YDSA member Bethany Padilla holds a sign for a student housing protest at SF State’s Malcolm X Plaza, on April 24, 2023. (Leilani Xicotencatl/ Golden Gate Xpress) (Leilani Xicotencatl)
YDSA member Bethany Padilla holds a sign for a student housing protest at SF State’s Malcolm X Plaza, on April 24, 2023. (Leilani Xicotencatl/ Golden Gate Xpress)

Leilani Xicotencatl

YDSA convenes to fight for affordable on-campus housing

Rising rent may be linked to SF State’s large backlog of maintenance issues and deficit.

April 26, 2023

The Young Democratic Socialists of America convened in Malcolm X Plaza to protest the conditions of SF State student dorms and to march to the University Housing office on April 24.

The group set up signs along the plaza and wrote slogans in chalk, leading up to the entrance of the Cesar Chavez Student Center, advocating for fair and affordable housing. Dolly Parton’s equal pay anthem “9 to 5” played as members of the group danced and asked passers-by the amount they pay in rent. 

YDSA members at a student housing protest at SF State’s Malcolm X Plaza, on April 24, 2023. (Leilani Xicotencatl/ Golden Gate Xpress) (Leilani Xicotencatl)

Bethany Padilla, a freshman and new member of the group, knelt on hands and knees to draw the colorful symbol of YDSA: a red rose in between two clasping hands. Just as colorful as the symbol, Padilla continued to decorate the plaza with messages advocating for affordable housing. 

Padilla says that even though the cost of housing has gone up, the conditions of the units do not fit the ever-rising price.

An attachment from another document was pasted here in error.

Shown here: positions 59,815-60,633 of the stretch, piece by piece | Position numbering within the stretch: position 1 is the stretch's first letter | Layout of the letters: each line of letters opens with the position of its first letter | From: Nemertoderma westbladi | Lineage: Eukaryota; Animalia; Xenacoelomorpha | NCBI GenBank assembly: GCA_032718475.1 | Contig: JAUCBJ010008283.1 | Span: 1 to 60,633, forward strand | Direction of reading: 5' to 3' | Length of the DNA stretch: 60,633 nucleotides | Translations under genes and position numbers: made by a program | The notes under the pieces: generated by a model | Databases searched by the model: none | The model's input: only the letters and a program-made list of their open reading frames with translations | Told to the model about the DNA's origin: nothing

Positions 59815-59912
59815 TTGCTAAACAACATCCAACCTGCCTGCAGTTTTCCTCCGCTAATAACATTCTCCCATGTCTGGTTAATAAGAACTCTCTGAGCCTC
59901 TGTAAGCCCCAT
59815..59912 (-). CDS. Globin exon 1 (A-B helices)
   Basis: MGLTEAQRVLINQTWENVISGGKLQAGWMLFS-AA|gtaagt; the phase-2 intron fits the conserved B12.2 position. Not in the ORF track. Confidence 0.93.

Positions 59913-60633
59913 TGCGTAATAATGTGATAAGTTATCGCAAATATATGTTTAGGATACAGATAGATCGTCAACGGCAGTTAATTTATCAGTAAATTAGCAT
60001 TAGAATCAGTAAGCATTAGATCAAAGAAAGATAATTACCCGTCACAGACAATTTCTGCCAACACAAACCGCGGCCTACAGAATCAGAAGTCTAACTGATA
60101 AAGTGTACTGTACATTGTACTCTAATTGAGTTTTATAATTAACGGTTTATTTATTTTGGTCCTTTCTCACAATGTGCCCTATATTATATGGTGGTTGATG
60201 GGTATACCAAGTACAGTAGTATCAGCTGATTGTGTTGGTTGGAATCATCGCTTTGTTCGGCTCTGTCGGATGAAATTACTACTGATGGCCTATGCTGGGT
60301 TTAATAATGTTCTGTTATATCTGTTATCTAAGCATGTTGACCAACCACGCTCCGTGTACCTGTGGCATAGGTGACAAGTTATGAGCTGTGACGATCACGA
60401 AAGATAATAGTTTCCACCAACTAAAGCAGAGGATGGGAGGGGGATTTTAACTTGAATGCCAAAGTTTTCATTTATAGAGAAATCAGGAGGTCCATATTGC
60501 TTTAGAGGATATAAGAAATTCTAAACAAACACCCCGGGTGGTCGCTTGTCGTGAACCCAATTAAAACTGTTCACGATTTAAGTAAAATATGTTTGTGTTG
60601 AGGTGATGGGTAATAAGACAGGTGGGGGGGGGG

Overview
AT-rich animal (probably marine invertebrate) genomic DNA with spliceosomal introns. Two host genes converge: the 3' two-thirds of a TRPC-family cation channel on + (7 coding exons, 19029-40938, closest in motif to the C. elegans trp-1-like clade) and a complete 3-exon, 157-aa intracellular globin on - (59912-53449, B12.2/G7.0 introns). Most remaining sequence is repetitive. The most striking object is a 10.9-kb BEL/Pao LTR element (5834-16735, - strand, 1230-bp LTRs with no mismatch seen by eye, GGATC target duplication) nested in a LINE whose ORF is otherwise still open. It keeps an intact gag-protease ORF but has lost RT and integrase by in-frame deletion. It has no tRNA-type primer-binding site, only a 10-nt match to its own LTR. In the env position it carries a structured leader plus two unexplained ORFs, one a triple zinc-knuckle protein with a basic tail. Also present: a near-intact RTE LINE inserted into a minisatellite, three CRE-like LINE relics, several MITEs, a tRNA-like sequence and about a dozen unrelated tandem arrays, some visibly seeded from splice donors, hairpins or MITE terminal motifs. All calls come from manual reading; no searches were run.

“The plan is to stick with this issue until we see change,” Padilla said. “We’ve had representatives from Associated Students check us out and even someone from the Dean of Students came by, but I think that was them just trying to appease us.” 

Maya Bilyeu also expressed concerns regarding the conditions and rising costs of university housing. Padilla and Bilyeu are roommates in Mary Ward Hall and recently canvassed the dormitory to inform their neighbors about the incoming $100 increase in rent.

Those who were not residents of Mary Ward were immediately kicked out by the resident advisors, but Padilla and Bilyeu claim that RAs tried to kick them out and threatened to call the University Police Department. The pair say very few people in the building were aware of the rent increase.

“I shouldn’t be going into debt to get an education,” Bilyeu said. “It’s not that we don’t like living here, but it should be affordable, and for a school that claims to care about equity and social justice, you’d think they’d listen to the students.”

CSU institutional aid is currently awarded in a tuition-focused—not housing-focused—model for low-income students who do not already receive tuition-specific aid, according to the 2022 California State University Systemwide Housing Plan

The rent per student at Mary Ward Hall is $1,253, which is the cheapest on-campus housing available at SF State. Both Padilla and Bilyeu feel as though the financial aid offers given are not enough to cover the living expenses necessary to live comfortably. Padilla said that even with financial aid, the awards offered cannot possibly cover all the living expenses and claimed that their newest award report will only cover one-third of next semester’s housing costs. 

Bilyeu believes another obstacle affecting the affordability of campus housing is the mandatory meal plan for all first-year students. Averaging around $550, three meal plans are available that offer either 12, 15 or 19 meals per week plus an additional amount of Flex Dollars that can be used toward smaller purchases, like snacks, at City Eats. Though the website for the meal plan markets it as a money-and-time-saving process, the mandatory meal plan does not roll over on a week-to-week basis.